---------------
                      Light is faster than sound. That's why some people seem really bright until you hear them speak.
                      ---------------
                      “If I had my life to live over again, I'd be a plumber.” - Albert Einstein
                      ---------
                      "Its a table saw.... Do you know where your fingers are?"
                      ---------
                      sigpic http://www.helmetstohardhats.com/

                      Comment


                      • #12
                        Chiz,

                        I inherited a Craftsman RAS from an uncle, but only use it for cutoffs as I have the 3650 and find it more accurate. I do not have lots of experience with the RAS and I guess one could be "fine tuned" and such things as the distance from bottom of blade to top of table could be made more accurate than what mine currently is. Your comment that you planned to set it up for dado cuts is interesting and I wonder how you will overcome controlling the depth.

                        Jerry
                        It is impossible to make anything foolproof because fools are so ingenious.

                        Comment


                        • #13
                          Jerry,

                          Do you know if the guard was replaced on this RAS under the recall?
                          If not go to www.radialarmsawrecall.com , enter the model and serial number, and find out if the saw qualifies. If it does you will get free a new, better guard, a new table top (all three pieces), and a new instruction manual for the RAS. You can also download the manual from the website w/o sending for the updated guard.

                          With the new table top surface and the manual, you can setup the saw to be accurate as possible for a RAS.

                          I did this for my Craftsman RAS that I bought in '84. They sent me the new guard and table within 10 days. I had it changed out and setup in a couple hours. The RAS is like new now and has the new style guard to boot.
                          ---------------
                          Light is faster than sound. That's why some people seem really bright until you hear them speak.
                          ---------------
                          “If I had my life to live over again, I'd be a plumber.” - Albert Einstein
                          ---------
                          "Its a table saw.... Do you know where your fingers are?"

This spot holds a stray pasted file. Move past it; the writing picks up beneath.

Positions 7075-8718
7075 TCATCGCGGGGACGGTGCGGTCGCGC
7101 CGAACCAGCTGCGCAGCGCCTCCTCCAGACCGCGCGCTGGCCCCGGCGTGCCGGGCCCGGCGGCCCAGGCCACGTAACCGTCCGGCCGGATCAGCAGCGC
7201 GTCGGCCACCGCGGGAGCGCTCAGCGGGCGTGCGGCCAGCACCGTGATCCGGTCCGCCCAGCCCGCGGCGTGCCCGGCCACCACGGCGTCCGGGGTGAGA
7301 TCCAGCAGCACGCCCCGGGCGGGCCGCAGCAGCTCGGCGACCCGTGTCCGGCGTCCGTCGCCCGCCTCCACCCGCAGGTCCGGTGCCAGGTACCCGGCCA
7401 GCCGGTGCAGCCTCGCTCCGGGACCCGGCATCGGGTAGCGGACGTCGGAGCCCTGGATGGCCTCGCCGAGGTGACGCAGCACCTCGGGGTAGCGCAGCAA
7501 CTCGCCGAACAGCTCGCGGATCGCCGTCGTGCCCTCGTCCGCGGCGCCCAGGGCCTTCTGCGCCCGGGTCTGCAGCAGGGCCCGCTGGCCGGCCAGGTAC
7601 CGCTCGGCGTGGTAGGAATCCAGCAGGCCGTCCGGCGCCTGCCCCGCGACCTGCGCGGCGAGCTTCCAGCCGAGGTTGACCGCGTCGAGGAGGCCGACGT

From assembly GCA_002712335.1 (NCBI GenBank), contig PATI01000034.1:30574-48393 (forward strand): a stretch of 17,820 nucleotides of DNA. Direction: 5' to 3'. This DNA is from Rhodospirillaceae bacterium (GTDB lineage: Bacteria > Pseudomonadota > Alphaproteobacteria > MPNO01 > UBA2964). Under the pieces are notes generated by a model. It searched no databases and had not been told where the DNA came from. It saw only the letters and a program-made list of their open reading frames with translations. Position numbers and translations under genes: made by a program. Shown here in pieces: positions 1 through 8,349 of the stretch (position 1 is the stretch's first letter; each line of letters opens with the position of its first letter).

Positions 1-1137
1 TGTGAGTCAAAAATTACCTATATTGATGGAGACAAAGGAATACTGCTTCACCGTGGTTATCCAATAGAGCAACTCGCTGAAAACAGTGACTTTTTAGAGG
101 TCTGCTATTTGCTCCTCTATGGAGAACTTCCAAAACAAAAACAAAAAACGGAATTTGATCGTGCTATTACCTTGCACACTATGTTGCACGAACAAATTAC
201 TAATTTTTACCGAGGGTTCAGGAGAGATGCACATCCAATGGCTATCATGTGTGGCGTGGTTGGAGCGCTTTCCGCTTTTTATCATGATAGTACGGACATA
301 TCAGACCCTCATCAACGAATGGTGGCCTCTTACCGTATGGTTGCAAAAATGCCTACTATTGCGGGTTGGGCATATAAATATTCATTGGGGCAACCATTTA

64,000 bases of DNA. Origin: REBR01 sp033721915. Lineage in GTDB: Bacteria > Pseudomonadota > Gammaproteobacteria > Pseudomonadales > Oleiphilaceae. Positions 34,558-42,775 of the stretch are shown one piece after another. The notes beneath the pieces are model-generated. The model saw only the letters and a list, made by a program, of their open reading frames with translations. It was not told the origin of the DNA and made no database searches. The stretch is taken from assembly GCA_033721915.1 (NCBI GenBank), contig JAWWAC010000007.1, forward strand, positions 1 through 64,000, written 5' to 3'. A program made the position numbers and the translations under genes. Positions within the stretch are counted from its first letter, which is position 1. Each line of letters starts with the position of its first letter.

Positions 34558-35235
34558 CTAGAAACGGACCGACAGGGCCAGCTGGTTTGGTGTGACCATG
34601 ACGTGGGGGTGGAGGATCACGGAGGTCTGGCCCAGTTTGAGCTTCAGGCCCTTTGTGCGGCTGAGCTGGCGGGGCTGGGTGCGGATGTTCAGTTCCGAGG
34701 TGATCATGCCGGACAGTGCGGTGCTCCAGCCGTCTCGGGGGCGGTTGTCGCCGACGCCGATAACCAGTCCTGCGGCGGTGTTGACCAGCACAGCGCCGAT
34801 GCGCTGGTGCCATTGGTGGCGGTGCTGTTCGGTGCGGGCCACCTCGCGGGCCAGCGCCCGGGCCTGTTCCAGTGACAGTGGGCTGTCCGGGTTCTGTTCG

---------
                          sigpic http://www.helmetstohardhats.com/

                          Comment


                          • #14
                            I'm a big radial arm saw fan. There's not a lot of them in use anymore as compared to shops with table saws. My RAS was made for Sears by Emerson Electric (Ridgid's parent company) and is a 1973/4 vintage cast-iron column, arm, and yoke assembly. It's a great saw and it will always hold the prominent place in the new shop. (I just purchase a second one, of the same model, to use for parts.) But, the new RASs are very expensive IMHO and seem to be made considerably cheaper. The RAS has some advantages, but for the most part the SCMS has overtaken the RAS as a favored tool. Mostly, I would suspect, because it is much easier to set-up and keep in alignment.

                            The table saw, while not as versatile (in my opinion) as a RAS, is far more popular and is the considered choice for most woodworking cuts. Frankly, I've shyed away from the table saw because of an unfortunate experience when I was young. I did however recently purchase my first table saw. You can buy an awful lot of quality in a table saw, for a lot less than even a mediocre RAS and in the process you'll find a much larger supporting audience as well as woodworking books and articles for table saw use.

                            Regarding the recall, unfortunately they didn't make a retrofit lower guard for my particular model. They do offer $$ should I want to turn it in, but the tool is far too valuable to me. I haven't set up my new table saw yet, as it will go into the newly purchased home as soon as I get time to set up the shop. I'm still of the thought that doing cross-cuts and miters on the table saw will be much more difficult and less accurate with the table saw, than it has been on the RAS. In my experience, once the RAS is set up in a permanent shop environment, it would be hard to beat on such cuts, even with a SCMS.

                            Regarding Jerry's concern for controlling the depth of a cut, my RAS is fairly precise with a 1/8-inch distance being covered with each complete revolution of the elevation handle. Still, I do a trial cut on scrap. It is critical that your table is perfectly flat and that the arm is designed to be substantial enough so that there is no drop as the yoke is advanced along the arm. For woodworking, I don't see a few thousands of an inch as being critical; at least across the 15.5 inches of travel that my RAS is limited to.

                            I hope this helps,

                            CWS
                            Last edited by CWSmith; 02-05-2006, 07:05 PM.

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                            • #15
                              Thanks Bob,

                              I will look into it.

                              Jerry
                              It is impossible to make anything foolproof because fools are so ingenious.